Tag Archives: optimism

Really Good News Monday: Hope on the Horizon?

The first coronavirus vaccine to be tested in people appears to be safe and able to stimulate an immune response against the virus, its manufacturer, Moderna, announced on Monday.

The findings are based on results from the first eight people who each received two doses of the vaccine, starting in March.

Those people, healthy volunteers, made antibodies that were then tested in human cells in the lab, and were able to stop the virus from replicating — the key requirement for an effective vaccine. The levels of those so-called neutralizing antibodies matched the levels found in patients who had recovered after contracting the virus in the community.

The company has said that it is proceeding on an accelerated timetable, with the next phase involving 600 people to begin soon. But U.S. government officials have warned that producing a vaccine that would be widely available could take a year to 18 months. There is no proven treatment or vaccine against the coronavirus at this time.

Marriage, Pandemic Style

Ever wished your partner would spend more time with you? How quaint! This is the universe’s way of testing our relationships. And if the data from China is any indication, we’ll be seeing a wave of divorces once people can get to their lawyers.

Not me, though; one nasty divorce was enough for a lifetime. But since 24-hour togetherness  can strain any partnership, I’m trying to follow a few rules.

  1. Spend time apart.  Encourage separate activities to create some alone time; for instance, I’ll bake or write while my husband paints or works on his computer.  And if you live in a studio apartment, try to at least identify separate work spaces. With luck, this will give each of you something to talk about every evening besides the virus.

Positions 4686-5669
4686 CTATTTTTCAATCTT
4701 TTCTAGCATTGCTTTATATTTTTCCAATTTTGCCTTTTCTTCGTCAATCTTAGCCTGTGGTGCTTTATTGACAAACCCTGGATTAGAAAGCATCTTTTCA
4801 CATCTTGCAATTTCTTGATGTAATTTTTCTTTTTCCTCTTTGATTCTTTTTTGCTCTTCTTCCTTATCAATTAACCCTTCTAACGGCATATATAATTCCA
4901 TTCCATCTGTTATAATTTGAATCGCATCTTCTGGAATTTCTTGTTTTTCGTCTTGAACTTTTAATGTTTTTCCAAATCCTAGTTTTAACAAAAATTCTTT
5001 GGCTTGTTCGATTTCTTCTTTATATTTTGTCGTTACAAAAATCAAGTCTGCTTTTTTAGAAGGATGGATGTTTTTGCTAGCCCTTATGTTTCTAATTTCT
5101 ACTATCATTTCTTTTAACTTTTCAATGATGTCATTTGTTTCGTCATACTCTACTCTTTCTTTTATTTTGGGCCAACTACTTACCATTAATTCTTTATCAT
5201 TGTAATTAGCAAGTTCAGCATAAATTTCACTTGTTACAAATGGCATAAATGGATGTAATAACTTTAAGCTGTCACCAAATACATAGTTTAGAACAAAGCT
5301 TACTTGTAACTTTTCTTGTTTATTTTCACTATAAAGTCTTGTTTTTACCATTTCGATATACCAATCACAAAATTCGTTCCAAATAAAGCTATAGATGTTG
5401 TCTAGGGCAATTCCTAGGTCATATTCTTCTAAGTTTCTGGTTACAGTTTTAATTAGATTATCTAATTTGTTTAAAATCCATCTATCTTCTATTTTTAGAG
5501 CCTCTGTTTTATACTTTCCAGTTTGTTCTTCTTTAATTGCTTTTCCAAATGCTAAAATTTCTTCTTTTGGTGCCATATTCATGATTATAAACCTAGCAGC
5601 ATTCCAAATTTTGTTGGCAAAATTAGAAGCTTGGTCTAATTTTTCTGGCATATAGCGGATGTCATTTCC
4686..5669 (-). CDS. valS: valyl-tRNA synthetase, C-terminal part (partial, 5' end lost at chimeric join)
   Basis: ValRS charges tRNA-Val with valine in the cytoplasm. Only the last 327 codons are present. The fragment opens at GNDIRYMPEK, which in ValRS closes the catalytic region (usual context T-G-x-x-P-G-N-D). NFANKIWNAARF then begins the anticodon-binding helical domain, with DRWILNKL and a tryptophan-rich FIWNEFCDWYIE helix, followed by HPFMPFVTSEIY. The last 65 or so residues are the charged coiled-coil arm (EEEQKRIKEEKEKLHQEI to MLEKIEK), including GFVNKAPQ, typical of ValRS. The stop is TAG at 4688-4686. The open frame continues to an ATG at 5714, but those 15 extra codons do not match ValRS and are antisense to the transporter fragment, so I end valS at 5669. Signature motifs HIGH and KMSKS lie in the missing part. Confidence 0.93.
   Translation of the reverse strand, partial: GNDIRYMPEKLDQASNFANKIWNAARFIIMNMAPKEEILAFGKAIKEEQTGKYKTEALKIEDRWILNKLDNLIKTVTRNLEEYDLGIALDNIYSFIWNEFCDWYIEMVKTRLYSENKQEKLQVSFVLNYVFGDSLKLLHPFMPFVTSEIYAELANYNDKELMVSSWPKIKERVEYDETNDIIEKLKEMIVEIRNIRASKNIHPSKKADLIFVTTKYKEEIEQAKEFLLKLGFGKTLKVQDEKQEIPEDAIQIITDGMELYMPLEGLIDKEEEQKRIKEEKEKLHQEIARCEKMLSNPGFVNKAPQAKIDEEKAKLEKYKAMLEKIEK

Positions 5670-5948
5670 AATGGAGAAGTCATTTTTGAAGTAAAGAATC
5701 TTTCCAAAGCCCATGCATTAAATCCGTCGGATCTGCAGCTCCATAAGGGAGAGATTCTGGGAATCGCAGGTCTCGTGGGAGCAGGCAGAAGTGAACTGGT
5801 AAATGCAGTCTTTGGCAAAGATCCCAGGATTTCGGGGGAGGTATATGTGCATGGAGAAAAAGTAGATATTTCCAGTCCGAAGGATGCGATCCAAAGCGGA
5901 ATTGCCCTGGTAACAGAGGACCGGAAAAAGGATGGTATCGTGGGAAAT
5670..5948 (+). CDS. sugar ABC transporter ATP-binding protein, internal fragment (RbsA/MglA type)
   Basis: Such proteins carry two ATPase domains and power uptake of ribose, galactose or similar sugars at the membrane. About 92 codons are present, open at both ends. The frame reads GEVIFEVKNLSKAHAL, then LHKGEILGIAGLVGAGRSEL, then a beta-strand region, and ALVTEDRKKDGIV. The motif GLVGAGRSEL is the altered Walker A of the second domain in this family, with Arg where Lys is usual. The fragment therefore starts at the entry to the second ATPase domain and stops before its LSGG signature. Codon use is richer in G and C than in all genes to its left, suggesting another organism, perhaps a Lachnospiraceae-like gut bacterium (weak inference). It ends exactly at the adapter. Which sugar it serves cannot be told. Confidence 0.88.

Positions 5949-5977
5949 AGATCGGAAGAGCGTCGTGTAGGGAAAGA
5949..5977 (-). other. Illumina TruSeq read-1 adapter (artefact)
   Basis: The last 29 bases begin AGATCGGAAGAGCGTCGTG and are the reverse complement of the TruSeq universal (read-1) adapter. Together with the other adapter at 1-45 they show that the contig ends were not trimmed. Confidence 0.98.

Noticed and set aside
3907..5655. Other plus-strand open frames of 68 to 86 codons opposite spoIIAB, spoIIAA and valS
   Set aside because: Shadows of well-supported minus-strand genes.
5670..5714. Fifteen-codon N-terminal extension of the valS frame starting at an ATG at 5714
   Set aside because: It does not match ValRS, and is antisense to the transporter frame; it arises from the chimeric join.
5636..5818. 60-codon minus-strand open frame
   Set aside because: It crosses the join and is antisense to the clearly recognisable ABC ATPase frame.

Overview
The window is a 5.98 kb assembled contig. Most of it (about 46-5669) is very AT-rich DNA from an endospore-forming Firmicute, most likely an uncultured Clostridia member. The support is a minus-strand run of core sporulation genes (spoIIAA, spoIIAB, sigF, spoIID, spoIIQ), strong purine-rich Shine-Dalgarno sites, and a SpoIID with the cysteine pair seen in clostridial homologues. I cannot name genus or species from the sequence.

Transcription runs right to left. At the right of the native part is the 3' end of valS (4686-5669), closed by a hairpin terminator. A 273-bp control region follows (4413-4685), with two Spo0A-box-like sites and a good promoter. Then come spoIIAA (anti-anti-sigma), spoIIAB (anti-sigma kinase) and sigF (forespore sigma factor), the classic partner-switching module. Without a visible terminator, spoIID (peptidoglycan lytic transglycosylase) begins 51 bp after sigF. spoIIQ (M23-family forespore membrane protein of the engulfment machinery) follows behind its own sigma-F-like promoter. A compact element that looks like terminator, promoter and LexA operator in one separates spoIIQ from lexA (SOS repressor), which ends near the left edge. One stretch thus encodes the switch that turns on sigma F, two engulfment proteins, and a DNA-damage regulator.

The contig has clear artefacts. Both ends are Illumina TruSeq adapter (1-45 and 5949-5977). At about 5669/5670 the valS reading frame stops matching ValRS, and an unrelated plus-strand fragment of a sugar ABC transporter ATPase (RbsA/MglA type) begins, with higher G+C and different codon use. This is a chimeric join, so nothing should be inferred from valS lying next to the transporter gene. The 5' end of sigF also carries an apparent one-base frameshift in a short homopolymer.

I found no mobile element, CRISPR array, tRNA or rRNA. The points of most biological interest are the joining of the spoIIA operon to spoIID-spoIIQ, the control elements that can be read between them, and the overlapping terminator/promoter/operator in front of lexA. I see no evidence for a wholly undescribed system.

2. Share a laugh: a book, video, joke, photo or film. We’ve just gone through all three Cage Aux Folles movies (note: the subtitled versions are funnier than the dubbed ones).
  3. Plan things to look forward to once life returns to normal — a trip, dinner at a special restaurant, going out with friends, etc.  Fantasizing encouraged.
  4. Connect with others.  We enjoyed a Zoom cocktail hour with two of our favorite couples the other night and are going to make this a regular routine.  Cheers!
  5. Make a big bowl of popcorn and find something fun on TV.  We’ve been watching old Nick and Nora movies from the ’30’s and adventure films such as the James Bond, Kingsman and Indiana Jones franchises.  Pretty much anything that bears no resemblance to today’s world is a good choice.
  6. Stop obsessing over the news.  It helps nothing and makes both parties depressed, which isn’t conducive to a happy home.  Being informed is one thing; worrying about anything outside your own control is counterproductive.